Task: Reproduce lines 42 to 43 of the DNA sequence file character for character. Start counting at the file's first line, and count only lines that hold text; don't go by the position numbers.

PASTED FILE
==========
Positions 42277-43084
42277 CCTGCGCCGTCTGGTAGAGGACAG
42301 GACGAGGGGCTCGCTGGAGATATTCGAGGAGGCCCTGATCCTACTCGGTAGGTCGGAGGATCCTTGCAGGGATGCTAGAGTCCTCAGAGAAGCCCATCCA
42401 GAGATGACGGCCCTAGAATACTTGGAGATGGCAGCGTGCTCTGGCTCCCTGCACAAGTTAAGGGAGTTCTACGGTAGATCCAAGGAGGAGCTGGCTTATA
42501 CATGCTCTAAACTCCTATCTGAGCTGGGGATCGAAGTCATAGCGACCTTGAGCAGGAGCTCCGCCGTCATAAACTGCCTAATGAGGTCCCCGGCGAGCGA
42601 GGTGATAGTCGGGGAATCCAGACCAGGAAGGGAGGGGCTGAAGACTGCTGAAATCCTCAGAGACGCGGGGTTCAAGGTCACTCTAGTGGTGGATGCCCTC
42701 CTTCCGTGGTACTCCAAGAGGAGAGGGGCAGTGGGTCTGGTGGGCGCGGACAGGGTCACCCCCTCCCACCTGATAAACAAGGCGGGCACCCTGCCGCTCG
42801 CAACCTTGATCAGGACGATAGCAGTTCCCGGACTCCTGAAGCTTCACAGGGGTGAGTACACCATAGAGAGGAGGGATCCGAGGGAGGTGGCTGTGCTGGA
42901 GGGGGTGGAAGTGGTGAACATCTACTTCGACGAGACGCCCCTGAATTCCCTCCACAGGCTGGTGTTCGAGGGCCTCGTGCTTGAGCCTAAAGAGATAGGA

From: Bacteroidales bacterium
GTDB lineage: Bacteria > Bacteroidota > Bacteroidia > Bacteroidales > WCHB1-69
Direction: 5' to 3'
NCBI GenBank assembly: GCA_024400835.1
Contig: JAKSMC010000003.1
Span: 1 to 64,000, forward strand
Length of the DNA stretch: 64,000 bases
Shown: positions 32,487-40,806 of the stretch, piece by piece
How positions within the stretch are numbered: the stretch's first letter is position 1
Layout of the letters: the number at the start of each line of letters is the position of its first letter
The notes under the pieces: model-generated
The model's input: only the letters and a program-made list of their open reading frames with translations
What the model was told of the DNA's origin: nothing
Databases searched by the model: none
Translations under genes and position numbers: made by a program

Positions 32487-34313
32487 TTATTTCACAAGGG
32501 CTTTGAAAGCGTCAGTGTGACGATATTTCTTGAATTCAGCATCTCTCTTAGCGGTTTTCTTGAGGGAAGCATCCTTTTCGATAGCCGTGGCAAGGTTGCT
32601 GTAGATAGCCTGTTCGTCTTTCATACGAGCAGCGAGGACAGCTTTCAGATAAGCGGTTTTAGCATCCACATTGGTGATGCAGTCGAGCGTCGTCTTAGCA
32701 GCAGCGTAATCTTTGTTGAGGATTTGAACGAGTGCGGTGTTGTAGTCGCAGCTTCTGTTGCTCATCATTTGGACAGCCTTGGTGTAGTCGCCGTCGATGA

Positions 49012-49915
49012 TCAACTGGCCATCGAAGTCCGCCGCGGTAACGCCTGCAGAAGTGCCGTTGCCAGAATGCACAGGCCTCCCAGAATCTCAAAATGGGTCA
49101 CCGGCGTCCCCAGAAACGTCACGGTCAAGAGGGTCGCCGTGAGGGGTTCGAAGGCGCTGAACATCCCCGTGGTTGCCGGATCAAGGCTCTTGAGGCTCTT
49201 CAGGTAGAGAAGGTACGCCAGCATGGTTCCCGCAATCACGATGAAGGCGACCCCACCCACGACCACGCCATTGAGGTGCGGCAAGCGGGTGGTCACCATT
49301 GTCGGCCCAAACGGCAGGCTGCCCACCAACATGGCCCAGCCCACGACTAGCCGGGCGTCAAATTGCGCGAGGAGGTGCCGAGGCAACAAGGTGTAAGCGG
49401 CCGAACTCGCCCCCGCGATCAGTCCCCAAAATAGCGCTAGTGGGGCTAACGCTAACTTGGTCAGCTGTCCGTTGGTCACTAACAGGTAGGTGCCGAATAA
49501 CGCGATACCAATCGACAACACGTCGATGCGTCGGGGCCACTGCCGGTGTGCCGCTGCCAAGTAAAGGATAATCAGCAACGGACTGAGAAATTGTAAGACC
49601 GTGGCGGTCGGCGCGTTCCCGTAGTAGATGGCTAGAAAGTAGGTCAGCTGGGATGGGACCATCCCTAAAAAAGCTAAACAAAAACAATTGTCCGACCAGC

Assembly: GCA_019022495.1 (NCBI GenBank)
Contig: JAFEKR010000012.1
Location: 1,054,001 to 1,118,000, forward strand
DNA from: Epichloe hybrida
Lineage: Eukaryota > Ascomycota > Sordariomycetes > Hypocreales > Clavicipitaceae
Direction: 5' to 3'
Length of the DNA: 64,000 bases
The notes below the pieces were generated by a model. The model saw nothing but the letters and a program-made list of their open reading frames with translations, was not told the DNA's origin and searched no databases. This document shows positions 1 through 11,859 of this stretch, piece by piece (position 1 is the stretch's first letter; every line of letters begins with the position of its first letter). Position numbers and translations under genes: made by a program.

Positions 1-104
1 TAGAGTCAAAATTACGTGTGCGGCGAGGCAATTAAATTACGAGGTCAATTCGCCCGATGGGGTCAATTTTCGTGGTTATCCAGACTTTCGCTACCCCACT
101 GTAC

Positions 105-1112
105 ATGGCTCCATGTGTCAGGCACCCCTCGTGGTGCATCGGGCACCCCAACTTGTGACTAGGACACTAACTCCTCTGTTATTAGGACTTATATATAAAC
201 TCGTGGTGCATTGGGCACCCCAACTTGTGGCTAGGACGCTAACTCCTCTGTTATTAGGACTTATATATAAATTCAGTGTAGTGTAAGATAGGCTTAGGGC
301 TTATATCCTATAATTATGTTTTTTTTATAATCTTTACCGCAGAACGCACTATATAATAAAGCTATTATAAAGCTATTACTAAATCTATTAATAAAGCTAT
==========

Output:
Lineage: Eukaryota > Ascomycota > Sordariomycetes > Hypocreales > Clavicipitaceae
Direction: 5' to 3'